For example, it can put one at complete odds with a "faction" of people and yet alternatively, at other times, in solid agreement with that same crowd. This goes for a plethora of 'categorized' groups- many of whom are polar opposites of each other! Granted, there are always those folks with whom the only thing you ever find in common with is the air that’s breathed!
On the one hand, we need to acknowledge and consider solid reasoning while, on the other hand, take issue with hubris & bullshit no matter the origin- be they liberals, conservatives, independents....neocons, neosocialists, neoluddites, isolationists, consumerists, comunalists,...theocons, fundies, dogmatists, apologists... bioluddites, nihilists, primitivists, anarchists, globalists, anti-globalists, corporatists, anti-corporates...yadda… yadda…
Obviously, categorizing ourselves in these ways is quite arbitrary anyway and is really only marginally useful if you think about it a while. In fact, I find even the most stalwart extremists I know succeed only in fooling themselves much of the time.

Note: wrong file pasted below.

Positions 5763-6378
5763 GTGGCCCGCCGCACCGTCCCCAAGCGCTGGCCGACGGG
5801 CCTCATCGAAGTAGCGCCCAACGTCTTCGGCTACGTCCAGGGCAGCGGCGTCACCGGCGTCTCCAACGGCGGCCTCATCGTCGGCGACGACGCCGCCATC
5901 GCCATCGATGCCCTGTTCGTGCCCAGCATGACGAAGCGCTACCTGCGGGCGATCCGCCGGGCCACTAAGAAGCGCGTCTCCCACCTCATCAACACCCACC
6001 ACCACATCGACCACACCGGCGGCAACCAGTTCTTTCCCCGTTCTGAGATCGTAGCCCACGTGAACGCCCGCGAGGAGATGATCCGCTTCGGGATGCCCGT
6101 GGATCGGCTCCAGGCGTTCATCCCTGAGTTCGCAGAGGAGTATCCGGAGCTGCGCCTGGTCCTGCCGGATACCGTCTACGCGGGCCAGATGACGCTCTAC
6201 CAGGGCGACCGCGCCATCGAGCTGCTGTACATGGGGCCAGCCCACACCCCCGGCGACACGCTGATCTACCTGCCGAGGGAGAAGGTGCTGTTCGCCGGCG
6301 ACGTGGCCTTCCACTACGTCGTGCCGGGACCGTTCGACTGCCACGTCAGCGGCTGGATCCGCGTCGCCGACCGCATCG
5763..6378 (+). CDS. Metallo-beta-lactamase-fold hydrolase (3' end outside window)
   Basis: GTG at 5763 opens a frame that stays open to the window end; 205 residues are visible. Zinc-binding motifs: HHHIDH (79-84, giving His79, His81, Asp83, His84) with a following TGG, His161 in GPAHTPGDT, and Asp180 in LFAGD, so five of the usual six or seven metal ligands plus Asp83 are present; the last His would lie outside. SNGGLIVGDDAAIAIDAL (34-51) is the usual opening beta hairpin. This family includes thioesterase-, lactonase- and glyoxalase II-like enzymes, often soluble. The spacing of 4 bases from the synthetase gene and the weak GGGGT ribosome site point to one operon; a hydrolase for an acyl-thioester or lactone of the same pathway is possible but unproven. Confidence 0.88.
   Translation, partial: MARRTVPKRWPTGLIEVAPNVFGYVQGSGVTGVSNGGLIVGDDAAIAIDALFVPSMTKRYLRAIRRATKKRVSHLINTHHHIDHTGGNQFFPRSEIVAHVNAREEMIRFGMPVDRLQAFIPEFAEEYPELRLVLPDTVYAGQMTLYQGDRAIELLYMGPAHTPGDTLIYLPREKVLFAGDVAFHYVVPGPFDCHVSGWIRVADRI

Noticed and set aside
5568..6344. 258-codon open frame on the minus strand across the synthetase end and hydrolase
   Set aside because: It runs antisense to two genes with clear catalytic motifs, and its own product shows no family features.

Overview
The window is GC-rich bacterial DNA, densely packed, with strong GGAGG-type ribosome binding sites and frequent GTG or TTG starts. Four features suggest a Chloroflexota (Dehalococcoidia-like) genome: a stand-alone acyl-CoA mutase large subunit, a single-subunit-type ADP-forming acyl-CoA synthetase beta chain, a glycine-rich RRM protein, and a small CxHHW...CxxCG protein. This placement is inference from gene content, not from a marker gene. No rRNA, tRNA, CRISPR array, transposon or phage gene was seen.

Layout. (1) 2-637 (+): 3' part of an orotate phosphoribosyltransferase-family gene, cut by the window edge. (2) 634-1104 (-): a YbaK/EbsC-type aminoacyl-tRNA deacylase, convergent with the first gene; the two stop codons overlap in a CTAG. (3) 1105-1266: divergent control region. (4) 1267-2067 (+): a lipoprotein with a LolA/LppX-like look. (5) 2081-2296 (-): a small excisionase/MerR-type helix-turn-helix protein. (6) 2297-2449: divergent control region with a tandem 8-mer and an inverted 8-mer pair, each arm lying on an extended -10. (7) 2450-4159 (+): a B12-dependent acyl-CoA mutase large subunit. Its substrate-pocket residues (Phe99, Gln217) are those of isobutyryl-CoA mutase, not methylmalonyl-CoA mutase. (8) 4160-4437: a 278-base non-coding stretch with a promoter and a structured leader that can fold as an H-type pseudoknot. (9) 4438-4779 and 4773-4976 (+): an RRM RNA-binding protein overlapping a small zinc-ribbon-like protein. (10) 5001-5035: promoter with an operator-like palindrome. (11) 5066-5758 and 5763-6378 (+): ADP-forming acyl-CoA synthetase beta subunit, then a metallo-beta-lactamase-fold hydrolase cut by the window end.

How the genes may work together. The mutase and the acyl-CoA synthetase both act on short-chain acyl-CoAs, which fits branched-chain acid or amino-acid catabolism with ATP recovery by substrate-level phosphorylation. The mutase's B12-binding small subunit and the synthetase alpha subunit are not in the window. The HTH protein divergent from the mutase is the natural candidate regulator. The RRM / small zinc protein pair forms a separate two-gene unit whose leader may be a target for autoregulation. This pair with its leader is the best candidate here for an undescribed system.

The reality is we are quite schizophrenic when it comes down to it and can be described -at one moment or another in varying degrees- with any of the spectrum of descriptive adjectives we've come up with so far. We are Narcissus and Goldmund blended -a bizarre fusion of tangled humanity. On the other hand, many of us strive to reach out for that “candle in the night” in a search for the truer nature of things.
In that vein, I've been following a variety of economic topic threads with the goal of trying to understand the bigger economics conversation a little better…Short take so far is nothing new. That is, 'purism' of any sort doesn't work and striving for a smeared and messy, yet transparent and educated participatory "middle" seems most realistic -even with its concurrent complexities. Here the gorilla in the room -whatever it is for you- becomes a more benign presence and allows for more 'humane' versions of free market (& capitalist) economies of scale.
Anyway, thought you might be intrigued with this economics book list I'm building up. It's proving useful as a data base for the so called "dismal science" and offers tools to differentiate between the "wheat & the chaff" and what's already right & what's not.
Though my keenest interests lie elsewhere -actually waaaay elsewhere- I guess it's important to have some working awareness of a topic that so affects us all. If you have any favorite economy book, lectures, or other suggestions, please send them along!
Economics book list (partial):